On this particular Pi Day, a celebratory occasion honoring the mathematical constant that never ends and never settles into a permanent repeating pattern, we honor irrationality.
What does it mean to be irrational, and why do we glorify it?
Perhaps because we can relate to it. As Dan Ariely, author of “The Upside of Irrationality” said, “When it comes to our motivations, we are less like hyper-rational Mr. Spock and more like the fallible, myopic, vindictive, emotional, biased Homer Simpson.”
Which leads me to the rainbow sprinkles. As a Registered Dietitian and a mindful yogi–particularly around the choices I make about nourishing my body–I found myself needing rainbow sprinkles this week. Before a 7:30 PM appointment my partner and I decided to venture out to the local grocer located in the opposite direction of our appointment at 6:45 PM, in hopes to get there before they closed at 7 PM. After successfully acquiring the sprinkles and completing the appointment, we then ventured to a local creamery where we grabbed a couple of scoops to go, and headed home (because the gluten-free ice cream cones were not available at the creamery, only in our pantry.) What comes after that was just a half-melted, successfully sprinkled, non-nutrient dense but absolutely delicious example of complete irrationality.
It is in our human nature to behave irrationally: thinking, talking, and acting without being reasonable. There is no doubt that the amount of non-optimal decisions we make far outweigh those that are optimal. Of course I am aware that the sugar, hydrogenated palm kernel oil, corn starch, corn syrup, red 40, yellow 5, blue 1, and soy lecithin are not ideal for my health. Of course I am aware that going the wrong way in rush hour traffic 30 minutes before an appointment to get sprinkles probably isn’t the most logical decision. Of course I am aware of the juxtaposition of putting said ingredients in a “gluten-free” 12 calorie cone. Still, the sprinkles won.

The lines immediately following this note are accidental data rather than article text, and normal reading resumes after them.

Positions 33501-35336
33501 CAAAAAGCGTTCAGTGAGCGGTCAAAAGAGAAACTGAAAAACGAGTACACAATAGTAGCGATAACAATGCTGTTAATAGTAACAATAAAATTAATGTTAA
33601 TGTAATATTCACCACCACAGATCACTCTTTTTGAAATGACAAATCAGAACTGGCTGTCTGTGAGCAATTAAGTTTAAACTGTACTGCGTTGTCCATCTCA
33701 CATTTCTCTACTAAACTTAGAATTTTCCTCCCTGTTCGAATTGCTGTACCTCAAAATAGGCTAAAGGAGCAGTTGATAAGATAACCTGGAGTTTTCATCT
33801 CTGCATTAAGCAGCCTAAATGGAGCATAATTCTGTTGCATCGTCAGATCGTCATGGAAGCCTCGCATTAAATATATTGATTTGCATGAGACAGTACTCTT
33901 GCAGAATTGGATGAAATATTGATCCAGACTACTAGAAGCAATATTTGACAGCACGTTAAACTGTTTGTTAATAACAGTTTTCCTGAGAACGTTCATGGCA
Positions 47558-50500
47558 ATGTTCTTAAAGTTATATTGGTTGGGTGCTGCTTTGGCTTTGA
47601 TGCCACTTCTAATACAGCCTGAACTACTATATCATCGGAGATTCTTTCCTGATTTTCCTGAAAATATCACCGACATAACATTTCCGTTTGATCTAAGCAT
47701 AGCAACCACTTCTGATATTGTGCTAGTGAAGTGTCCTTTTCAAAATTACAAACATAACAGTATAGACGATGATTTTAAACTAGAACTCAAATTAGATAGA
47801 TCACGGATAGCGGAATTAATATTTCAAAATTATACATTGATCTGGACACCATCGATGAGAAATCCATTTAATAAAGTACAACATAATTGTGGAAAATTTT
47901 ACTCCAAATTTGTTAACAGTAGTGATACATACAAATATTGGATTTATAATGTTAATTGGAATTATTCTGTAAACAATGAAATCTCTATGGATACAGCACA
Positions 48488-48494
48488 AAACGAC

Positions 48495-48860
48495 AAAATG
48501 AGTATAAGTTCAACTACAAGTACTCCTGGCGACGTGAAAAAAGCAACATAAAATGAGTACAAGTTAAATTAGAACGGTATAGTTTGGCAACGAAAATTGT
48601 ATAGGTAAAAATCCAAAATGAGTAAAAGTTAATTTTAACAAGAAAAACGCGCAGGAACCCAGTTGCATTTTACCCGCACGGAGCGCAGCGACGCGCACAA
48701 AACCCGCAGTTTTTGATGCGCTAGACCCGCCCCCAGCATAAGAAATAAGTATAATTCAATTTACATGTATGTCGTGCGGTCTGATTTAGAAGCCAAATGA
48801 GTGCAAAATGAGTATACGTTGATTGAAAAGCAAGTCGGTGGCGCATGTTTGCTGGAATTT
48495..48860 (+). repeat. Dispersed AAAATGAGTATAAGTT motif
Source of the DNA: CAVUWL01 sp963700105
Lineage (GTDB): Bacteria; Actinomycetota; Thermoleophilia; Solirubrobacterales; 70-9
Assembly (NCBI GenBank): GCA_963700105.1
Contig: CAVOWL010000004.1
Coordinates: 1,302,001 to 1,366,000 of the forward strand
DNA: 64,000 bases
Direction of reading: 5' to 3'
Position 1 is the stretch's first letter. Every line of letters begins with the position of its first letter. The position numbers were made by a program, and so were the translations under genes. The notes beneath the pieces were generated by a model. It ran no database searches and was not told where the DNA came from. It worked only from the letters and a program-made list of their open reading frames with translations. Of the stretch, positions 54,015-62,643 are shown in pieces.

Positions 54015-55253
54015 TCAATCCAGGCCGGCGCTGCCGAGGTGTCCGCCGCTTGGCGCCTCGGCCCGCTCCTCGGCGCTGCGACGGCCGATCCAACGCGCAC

Whatever kind of “sprinkles” you are enabling in your day-to-day, it’s important to note that we all behave unreasonably at times, and acknowledge what’s been proven psychologically impactful and essential to the learning process: a willingness to be wrong. As it turns out understanding cognitive biases and irrational tendencies along with a willingness to misstep are incredibly crucial components of learning.
Perhaps our insensibilities are not so insensible after all.
On this day of veneration for 3.14159265359…remember that you too are immeasurable, non-duplicative, and in fact, an irrational expansion. Celebrate every step. Let your life and decisions be your teacher. Embrace every new direction–even the most ridiculous ones–that are unquestionably capable of facilitating growth beyond your boundaries.